Eudaly then asked Bottomly to be more nimble in making changes if/when Rose Lane projects significantly change ridership levels and she requested that TriMet invests any operational savings back into increased service on Rose Lane lines (she said TriMet currently spends $14 million a year due to congestion – UPDATE: Eudaly was referencing a June 2019 Willamette Week article that said TriMet spent $14 million over two years compensating for slow-moving traffic).
“If we can do more, we will,” Bottomly replied.
But that wasn’t the end of tough questions directed at the TriMet boss. Nervous laughter erupted in council chambers when Commissioner Amanda Fritz asked unexpectedly, “Would you state on the record that if we could find funding to make the entire system fare-free, would you be willing to do that?” After joking that he was out of time and had to go, Bottomly squeezed out a “Yes, but” and then explained that the $100 million annual farebox revenue isn’t the sum total of what it would cost and that a large increase in riders would lead to many other expenses for the agency.
“If it covers the real cost of the system, then yes,” Bottomly said. The exchange ended with Fritz saying, “Our planet is on fire, we need to take some bold moves.”
“Thank you. I’ve been grinning all day. I can’t believe this has happened so quickly. It’s incredible. This is going to be transformative. Please give it everything.”
— Alan Kessler, Portland resident during public testimony
30 people signed up to testify on the plans. The vast majority were strongly in favor. One man in opposition, Terry Parker, said, “Any plan that would reduce motor vehicle capacity must be accompanied by an environmental impact statement.” Another man who opposed it said councilors should work to make Portland more “car-friendly” or residents will move to other cities where driving is easier.
Attorney and activist Alan Kessler (yes that Alan Kessler) was ecstatic about the plans. But he implored council to get tougher on TriMet and do even more. “We need to tell TriMet, it’s not OK that you’re spending a billion dollars on a choo-choo train [SW Corridor light rail] that’s going to be here in a decade… What kind of transformation could we get with that kind of money?”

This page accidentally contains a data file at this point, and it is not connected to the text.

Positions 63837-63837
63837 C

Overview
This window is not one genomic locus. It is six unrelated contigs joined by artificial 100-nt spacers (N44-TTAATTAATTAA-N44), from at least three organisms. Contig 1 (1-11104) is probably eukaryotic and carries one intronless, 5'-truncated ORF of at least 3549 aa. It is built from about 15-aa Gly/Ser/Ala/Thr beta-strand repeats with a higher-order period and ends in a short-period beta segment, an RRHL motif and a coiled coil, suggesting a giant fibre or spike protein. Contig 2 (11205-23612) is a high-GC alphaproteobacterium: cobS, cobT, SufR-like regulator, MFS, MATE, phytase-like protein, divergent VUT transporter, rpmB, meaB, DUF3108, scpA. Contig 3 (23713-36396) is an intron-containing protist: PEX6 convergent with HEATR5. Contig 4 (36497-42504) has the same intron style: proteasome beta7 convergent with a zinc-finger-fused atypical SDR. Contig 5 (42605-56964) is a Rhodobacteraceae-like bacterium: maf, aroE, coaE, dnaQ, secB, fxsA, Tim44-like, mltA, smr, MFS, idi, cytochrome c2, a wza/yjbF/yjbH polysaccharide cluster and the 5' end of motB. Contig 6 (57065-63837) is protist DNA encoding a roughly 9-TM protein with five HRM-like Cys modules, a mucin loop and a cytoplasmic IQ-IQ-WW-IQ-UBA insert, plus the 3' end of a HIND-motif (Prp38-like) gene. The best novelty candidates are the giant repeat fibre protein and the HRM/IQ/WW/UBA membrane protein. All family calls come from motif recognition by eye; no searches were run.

When it came time for closing remarks from commissioners, Eudaly took time to emphasize that transit-dependent Portlanders who don’t make much money and who are forced to live in parts of our city without a lot of transportation options are “at the heart” of this effort. She also took a wider view on what she pushed through today: “This city was not made for cyclists, pedestrians or bus riders. Unfortunately, it was made for auto drivers and we are now trying to correct that over-dedication of resources and space and priority to drivers. And I know it’s painful and unpopular with some people, but it has to happen.”
For many people, yesterday was a high point of Portland transportation history. “Thank you. I’ve been grinning all day,” testified Alan Kessler. “I can’t believe this has happened so quickly. It’s incredible. This is going to be transformative. Please give it everything.”
Learn more and stay plugged into Rose Lanes and the related Central City in Motion plans via this bulletin just released by PBOT.
— Jonathan Maus: (503) 706-8804, @jonathan_maus on Twitter and firstname.lastname@example.org